It’s Tuesday, so it’s swimming lessons. Sod reading the educational library books to the younger 2 while Maxi Minx swims – nowadays I kill 5 mins by letting Midi fill the vending machine with small change and another 5 letting them bicker over what tooth-rot we’re going to share. Today it was a Twix. So Midi devoured one finger and me and Mini shared the other. Right. ‘Shared’. I got a lick before Mini howled to the heavens in utter devastation. Old women tutted, the shop assistant reached for her Childline phone card, I went red, and Mini smirked. And ate the lot. 15 mins later and it was time to clear up the mess before collecting Maxi. Kidding myself on that I can multi-task, I attacked Mini in a pincer manoeuvre: I got her sticky brown cheeks with a wipe in distraction whilst I sucked her chocolatey fingers. That’ll teach me for being greedy – chocolate isn’t gritty. The only gritty thing I can think of near Mini today was the animal poo/sick that I’d trodden in this morning that I’d found on her wellies and washed off in the leisure centre sink not 10 mins previously. Oh God…

Me and 2 minxes baked these cranberry muffins today in between getting grubby.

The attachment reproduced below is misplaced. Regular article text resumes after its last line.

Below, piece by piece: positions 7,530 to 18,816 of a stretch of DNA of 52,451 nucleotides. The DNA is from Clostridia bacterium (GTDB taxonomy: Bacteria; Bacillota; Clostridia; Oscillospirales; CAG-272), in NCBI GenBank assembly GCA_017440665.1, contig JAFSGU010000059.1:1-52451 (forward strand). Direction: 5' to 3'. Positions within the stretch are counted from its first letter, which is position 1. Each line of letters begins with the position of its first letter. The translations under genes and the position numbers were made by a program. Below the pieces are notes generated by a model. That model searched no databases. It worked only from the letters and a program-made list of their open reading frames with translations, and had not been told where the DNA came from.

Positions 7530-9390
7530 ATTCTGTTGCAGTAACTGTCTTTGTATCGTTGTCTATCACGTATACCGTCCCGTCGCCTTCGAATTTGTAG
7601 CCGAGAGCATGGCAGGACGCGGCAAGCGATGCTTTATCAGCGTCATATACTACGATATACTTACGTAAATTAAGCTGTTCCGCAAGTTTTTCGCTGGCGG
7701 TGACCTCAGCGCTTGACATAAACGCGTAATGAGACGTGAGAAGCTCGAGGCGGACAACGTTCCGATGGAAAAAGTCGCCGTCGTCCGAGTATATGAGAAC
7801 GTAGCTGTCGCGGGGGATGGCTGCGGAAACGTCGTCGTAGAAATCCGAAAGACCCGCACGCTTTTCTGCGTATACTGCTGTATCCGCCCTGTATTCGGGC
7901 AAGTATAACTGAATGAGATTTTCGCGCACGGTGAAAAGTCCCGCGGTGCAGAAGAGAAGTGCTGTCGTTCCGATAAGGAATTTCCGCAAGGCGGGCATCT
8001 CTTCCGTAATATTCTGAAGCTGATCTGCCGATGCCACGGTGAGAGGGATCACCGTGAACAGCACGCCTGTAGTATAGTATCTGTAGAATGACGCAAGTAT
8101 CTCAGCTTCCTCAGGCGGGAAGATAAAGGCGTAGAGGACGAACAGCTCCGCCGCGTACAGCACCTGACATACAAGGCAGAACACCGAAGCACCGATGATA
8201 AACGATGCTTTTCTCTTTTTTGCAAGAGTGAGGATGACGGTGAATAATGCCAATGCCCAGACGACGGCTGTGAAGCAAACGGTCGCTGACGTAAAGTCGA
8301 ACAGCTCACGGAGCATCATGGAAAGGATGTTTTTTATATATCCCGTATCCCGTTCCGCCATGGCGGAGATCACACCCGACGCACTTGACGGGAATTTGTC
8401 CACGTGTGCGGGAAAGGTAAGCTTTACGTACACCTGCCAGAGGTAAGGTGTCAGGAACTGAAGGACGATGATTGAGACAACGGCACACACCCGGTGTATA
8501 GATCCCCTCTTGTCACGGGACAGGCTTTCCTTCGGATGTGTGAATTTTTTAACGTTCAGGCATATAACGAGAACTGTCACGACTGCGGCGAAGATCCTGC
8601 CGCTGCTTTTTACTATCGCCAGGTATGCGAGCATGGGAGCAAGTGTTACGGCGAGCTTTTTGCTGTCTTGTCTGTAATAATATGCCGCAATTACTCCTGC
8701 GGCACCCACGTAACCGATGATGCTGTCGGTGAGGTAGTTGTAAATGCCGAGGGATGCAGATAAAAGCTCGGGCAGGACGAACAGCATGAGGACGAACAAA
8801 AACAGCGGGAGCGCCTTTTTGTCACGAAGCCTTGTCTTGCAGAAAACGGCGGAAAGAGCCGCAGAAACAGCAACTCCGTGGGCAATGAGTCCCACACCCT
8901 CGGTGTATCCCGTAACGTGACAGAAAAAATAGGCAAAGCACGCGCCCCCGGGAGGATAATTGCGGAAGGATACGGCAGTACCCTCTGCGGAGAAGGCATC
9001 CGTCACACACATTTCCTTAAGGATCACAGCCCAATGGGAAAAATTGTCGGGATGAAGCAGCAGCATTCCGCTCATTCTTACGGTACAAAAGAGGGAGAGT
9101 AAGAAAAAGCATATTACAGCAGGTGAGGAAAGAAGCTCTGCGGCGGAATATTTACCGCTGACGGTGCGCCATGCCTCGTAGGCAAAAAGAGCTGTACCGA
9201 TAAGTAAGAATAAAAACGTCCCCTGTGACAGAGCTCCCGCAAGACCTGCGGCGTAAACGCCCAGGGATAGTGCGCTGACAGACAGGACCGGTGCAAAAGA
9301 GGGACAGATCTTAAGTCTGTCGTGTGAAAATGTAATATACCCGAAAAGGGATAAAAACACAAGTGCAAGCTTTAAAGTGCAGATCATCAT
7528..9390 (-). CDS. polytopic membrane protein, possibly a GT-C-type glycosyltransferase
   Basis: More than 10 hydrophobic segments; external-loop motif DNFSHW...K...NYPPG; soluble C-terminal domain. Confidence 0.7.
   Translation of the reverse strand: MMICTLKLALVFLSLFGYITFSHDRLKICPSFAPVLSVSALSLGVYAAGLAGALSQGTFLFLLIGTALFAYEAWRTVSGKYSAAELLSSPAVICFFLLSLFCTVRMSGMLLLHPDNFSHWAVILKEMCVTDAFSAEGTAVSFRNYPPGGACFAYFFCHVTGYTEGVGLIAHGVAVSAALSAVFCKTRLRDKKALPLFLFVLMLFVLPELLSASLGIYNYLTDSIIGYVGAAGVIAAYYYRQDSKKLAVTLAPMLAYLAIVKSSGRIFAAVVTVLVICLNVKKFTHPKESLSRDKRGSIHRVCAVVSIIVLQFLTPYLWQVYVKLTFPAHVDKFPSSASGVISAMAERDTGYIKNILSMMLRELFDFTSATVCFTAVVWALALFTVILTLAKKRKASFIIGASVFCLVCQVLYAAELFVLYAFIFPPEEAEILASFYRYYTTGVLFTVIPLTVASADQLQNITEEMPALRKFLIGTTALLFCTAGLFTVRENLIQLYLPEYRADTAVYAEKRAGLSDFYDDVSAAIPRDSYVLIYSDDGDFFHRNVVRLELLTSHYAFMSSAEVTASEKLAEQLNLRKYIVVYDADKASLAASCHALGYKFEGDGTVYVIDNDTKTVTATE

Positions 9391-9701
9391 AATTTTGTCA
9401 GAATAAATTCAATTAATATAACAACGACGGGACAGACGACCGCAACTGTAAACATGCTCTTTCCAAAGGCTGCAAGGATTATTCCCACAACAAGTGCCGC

I’m not a clean freak, but I spend so much time cleaning the toilets because 2/3 daughters still lick them; I get incandescent about dog poo because 2/3 chew their wellies; I like a nice clean kitchen floor because 1/3 likes to make pictures on it by licking big stripes if I don’t stop her.

This wasn’t the vision of stay-at-home motherhood I signed up to when I left my job. But I guess to keep the little blighters free from dysentery and worse long enough to go on *a* walk a week or bake at all, then I need to stay friends with Mr Bleach and Mrs Baby-Wipes. And my own immune system had better man-up, too…

Mop your floors with this and watch in amazement as it gathers all your kids' food and muck in its tractor beam and sucks it in!

Winter’s Nearly Here, Hooray!

Well, after last weekend’s shenanigans, this weekend has been just spot-on, thank you very much! To be fair, it doesn’t take a lot to please me:

  1. It was gloriously sunny on Saturday